Brexit 'Soils' Future Plant Sales!
The full effects of the 'soft' Brexit agreement with Northern Ireland has produced shock waves at one of the U.K.'s major nurseries.
Johnsons of Whixley, who celebrate their 100th Anniversary this year, have previously sold around £500,000 worth of plants each year to customers in Northern Ireland. This has now been halted, because it grows those plants in British soil.
Ban on Imported Soil
To avoid a hard Irish border, the UK and EU agreed that Northern Ireland remains bound by many EU regulations, which include a ban on the import of soil.
Johnsons could continue to sell in Northern Ireland if it used concrete or plastic to keep plants from touching the soil but, says Jonathan Whittemore, the firm’s Head of Production, that would mean a “complete change” in its processes.
Plants may also be sold to Northern Ireland if they are grown in peat, therefore encouraging peat bogs to be stripped for horticulture, thus contributing to climate change.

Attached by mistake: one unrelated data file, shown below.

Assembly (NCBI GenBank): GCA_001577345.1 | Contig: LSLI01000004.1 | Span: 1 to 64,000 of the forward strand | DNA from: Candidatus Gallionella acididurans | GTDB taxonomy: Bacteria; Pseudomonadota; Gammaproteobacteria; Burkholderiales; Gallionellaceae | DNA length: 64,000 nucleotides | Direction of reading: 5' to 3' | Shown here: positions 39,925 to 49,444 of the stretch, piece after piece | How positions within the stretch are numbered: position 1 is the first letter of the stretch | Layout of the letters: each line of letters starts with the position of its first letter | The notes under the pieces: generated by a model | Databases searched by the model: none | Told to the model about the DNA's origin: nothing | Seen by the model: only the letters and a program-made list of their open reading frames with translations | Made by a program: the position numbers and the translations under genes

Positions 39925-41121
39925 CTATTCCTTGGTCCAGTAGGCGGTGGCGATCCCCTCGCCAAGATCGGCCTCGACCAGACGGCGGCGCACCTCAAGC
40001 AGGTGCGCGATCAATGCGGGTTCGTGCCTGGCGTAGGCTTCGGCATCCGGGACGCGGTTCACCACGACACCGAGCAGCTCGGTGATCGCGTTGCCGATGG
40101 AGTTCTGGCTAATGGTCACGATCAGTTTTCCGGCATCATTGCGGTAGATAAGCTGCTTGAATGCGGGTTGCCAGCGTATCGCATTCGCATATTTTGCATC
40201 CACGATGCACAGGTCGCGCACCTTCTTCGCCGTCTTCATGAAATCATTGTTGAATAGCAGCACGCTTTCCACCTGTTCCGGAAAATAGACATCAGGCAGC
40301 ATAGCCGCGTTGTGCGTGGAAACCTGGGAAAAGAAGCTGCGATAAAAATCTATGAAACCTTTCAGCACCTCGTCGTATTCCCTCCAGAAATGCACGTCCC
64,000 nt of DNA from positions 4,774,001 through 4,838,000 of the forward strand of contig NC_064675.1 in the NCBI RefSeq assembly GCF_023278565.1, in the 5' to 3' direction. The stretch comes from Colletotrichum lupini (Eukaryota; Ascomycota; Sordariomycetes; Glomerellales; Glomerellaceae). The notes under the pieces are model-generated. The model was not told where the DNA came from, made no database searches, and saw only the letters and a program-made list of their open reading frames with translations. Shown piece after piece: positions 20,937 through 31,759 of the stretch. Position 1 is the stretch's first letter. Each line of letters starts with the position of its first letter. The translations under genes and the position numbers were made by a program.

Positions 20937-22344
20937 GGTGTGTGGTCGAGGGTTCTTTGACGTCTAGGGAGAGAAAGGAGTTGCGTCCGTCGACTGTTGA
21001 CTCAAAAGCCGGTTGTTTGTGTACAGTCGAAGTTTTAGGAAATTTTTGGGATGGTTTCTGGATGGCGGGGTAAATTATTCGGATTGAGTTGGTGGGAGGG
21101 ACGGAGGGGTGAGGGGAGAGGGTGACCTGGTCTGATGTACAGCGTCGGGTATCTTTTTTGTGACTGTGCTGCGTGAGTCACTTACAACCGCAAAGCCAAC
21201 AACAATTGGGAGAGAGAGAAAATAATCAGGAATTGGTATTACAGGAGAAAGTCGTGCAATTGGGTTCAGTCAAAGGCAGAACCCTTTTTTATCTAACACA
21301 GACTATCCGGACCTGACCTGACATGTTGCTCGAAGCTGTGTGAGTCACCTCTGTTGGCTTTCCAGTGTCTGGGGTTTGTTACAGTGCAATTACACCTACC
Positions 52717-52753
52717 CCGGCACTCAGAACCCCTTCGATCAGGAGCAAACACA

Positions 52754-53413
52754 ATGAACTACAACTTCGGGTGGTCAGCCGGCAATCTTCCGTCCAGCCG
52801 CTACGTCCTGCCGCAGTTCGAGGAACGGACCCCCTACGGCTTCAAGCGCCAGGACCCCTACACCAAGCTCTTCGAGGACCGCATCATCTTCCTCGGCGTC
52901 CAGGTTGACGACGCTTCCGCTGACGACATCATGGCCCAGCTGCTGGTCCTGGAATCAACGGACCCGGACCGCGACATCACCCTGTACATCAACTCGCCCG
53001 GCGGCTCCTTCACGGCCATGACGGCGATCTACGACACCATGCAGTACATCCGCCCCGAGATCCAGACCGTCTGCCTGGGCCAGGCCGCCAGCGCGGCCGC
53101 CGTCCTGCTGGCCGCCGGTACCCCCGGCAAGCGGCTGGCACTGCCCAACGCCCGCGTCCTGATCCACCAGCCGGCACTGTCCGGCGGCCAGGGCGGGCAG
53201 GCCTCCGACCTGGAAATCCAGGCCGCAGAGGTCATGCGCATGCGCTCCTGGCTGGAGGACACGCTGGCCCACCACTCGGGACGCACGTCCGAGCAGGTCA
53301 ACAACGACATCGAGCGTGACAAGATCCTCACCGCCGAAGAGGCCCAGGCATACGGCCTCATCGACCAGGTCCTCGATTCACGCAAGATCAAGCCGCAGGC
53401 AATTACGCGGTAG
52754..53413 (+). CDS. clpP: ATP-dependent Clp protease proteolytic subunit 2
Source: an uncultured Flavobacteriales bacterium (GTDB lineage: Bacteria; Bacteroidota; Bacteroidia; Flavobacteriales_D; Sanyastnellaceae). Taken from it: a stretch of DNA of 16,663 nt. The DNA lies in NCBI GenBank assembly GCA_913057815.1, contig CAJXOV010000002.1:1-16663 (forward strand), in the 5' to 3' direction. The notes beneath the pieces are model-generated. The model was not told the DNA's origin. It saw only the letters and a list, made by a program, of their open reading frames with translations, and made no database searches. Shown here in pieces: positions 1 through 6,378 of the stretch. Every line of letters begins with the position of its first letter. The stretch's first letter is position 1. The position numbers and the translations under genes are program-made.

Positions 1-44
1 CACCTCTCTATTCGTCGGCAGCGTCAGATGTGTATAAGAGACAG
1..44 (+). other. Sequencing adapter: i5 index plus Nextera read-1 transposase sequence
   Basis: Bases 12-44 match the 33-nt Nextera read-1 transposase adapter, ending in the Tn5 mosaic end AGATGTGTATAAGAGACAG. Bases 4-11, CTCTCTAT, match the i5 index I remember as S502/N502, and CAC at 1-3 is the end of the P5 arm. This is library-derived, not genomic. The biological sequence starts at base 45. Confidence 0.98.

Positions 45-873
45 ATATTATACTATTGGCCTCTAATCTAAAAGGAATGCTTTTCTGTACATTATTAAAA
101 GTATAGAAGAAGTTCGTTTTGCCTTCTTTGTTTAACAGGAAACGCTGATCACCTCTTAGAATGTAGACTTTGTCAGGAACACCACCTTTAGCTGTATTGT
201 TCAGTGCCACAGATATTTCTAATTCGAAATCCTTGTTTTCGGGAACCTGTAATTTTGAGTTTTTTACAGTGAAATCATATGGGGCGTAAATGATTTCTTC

Johnsons had grown a rare type of hedging 'to order' for a Northern Ireland customer. With that sale now impossible, Mr Whittemore expects that some of the plants will have to be disposed of.
Penalises UK Growers
Johnsons Head of Production and Procurement, Jonathan Whittemore (above) commented:
“This legislation penalises UK growers and gives an immediate competitive advantage to EU suppliers who may go on to monopolise supply into an existing part of the UK at the expense of our business and the wider industry.”
"The Brexit ‘project’ was meant to reduce red tape and bureaucracy and was surely not intended to penalise UK Suppliers and active Northern Ireland/UK customers. The restriction was designed to protect the wider EU Flora and Fauna, under this scenario there is ‘nil’ risk to the EU from Johnsons traditional supply into NI be it from our own production or ironically imports sourced in the EU and supplied into NI!”